Palate: Mineral water, non-fermented apple cider, lemon juice. No tannin to speak of.
Finish: Tart apples, drying to mineals.
Parting words: Vander Mill is one of Michigan’s best known cider-producers. They’ve benefited greatly from the uptake in the popularity of cider in the past few years. Their production has been increasing and they have recently opened a tap room in Grand Rapids in addition to their original one in Spring Lake near Grand Haven in West Michigan.
Vander Mill’s strength is in their flavored ciders, many of which I’ve already reviewed. Hard apple is the base for all of those. It’s a refreshing, easy-drinking cider but there’s nothing remarkable about it. It’s also useful from a tasting perspective as a way to better understand Vander Mill’s fruited and spiced ciders. This cider should have more going for it than that at $11 for 64 ounces. Vander Mill’s Hard Apple is mildly recommended.
Distillery: New Midleton, Midleton, County Cork, Ireland (Pernod Ricard)
Style: Single Pot Still Irish Whiskey
Cooperage: Bourbon with a little Oloroso sherry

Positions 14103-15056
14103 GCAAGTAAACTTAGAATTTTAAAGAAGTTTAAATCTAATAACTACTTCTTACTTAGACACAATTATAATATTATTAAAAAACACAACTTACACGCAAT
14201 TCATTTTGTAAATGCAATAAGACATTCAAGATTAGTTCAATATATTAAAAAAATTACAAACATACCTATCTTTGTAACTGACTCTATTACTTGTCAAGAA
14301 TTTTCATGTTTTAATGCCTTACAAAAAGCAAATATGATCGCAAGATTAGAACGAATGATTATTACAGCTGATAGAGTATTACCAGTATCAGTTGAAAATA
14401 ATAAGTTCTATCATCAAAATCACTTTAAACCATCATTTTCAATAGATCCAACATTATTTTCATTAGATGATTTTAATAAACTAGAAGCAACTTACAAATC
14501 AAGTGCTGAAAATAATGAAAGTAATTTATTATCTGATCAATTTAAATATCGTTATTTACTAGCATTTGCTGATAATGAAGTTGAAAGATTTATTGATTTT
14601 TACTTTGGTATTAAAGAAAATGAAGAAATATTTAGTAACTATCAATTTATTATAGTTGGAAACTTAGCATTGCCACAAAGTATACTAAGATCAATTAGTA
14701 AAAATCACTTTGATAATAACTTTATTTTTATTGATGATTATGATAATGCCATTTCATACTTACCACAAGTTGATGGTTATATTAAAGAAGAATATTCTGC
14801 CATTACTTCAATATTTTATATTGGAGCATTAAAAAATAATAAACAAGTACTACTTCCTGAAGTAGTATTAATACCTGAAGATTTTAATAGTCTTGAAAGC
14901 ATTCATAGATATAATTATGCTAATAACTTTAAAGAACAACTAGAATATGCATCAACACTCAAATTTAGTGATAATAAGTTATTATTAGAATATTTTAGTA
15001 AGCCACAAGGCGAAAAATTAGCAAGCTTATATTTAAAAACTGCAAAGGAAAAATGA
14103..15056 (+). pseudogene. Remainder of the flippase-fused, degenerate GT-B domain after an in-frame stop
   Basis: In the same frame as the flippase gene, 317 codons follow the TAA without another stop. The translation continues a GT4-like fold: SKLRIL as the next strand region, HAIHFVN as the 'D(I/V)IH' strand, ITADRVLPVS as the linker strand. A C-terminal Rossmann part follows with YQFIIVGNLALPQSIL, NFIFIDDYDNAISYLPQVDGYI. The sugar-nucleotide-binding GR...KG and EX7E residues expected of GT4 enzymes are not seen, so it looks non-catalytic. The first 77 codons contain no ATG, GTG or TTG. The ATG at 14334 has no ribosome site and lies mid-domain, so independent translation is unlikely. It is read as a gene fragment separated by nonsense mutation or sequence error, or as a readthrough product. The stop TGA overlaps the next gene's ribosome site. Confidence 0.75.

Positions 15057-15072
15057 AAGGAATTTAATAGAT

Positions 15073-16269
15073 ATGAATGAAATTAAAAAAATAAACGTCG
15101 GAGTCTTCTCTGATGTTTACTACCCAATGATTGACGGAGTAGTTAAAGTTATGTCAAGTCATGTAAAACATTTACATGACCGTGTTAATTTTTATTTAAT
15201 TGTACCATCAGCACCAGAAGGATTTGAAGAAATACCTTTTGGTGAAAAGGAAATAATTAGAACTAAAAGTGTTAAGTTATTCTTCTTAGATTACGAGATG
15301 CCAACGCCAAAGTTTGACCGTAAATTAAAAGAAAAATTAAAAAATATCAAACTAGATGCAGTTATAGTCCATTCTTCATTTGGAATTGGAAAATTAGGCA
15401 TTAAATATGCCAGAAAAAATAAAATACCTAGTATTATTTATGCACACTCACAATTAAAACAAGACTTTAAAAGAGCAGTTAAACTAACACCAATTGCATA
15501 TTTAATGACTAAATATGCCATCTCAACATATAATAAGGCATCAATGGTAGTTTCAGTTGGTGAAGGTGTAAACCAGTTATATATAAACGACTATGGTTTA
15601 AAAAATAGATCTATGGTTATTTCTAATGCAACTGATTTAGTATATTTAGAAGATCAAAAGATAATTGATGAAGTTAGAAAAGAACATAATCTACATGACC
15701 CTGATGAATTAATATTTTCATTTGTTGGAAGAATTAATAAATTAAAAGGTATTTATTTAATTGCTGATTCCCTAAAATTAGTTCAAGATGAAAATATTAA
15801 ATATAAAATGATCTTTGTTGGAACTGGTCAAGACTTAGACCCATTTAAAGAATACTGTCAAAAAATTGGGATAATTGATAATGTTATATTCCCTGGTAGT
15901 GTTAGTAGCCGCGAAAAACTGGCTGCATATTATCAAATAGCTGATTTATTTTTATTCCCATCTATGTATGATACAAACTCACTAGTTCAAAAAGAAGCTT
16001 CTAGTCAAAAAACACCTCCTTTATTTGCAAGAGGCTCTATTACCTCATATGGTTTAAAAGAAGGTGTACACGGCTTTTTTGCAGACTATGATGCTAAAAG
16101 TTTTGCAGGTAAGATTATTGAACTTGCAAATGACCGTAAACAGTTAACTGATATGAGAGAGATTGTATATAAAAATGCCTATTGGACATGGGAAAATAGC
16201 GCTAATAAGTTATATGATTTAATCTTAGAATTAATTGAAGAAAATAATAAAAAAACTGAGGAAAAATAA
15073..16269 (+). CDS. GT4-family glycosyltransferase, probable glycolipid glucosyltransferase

Age: 12 y/o
Michigan State Minimum: $70
Appearance: Burnt orange.
Nose: Oak, leather.
Palate: Full bodied and sweet. Toffee, overaged bourbon, maybe a tiny bit of plum.
Finish: New oak, burn.
Parting words: Powers John’s Lane release was created as a tribute to the old John’s Lane Distillery in Dublin where Powers was originally distilled. It has received many accolades over the years, including a whiskey of the year designation from pennenial internet punching bag Jim Murray’s Whisky Bible.
After writing up my notes, I consulted a couple other blogs (My Annoying Opinions and Diving for Pearls) to make sure I wasn’t completely off base. I wasn’t. I love Powers (though maybe not as much as Mr. Kravitz) but I don’t love this whiskey. It’s unbalanced with an overbearing raw oak note similar to the small barrel flavors in Tuthilltown’s dreck. Aside from a hit of toffee in the front of the palate that’s all I can really taste and it’s bad. I don’t know what the hell happened here but $70 is $65 too much. Powers John’s Lane is not reccomended.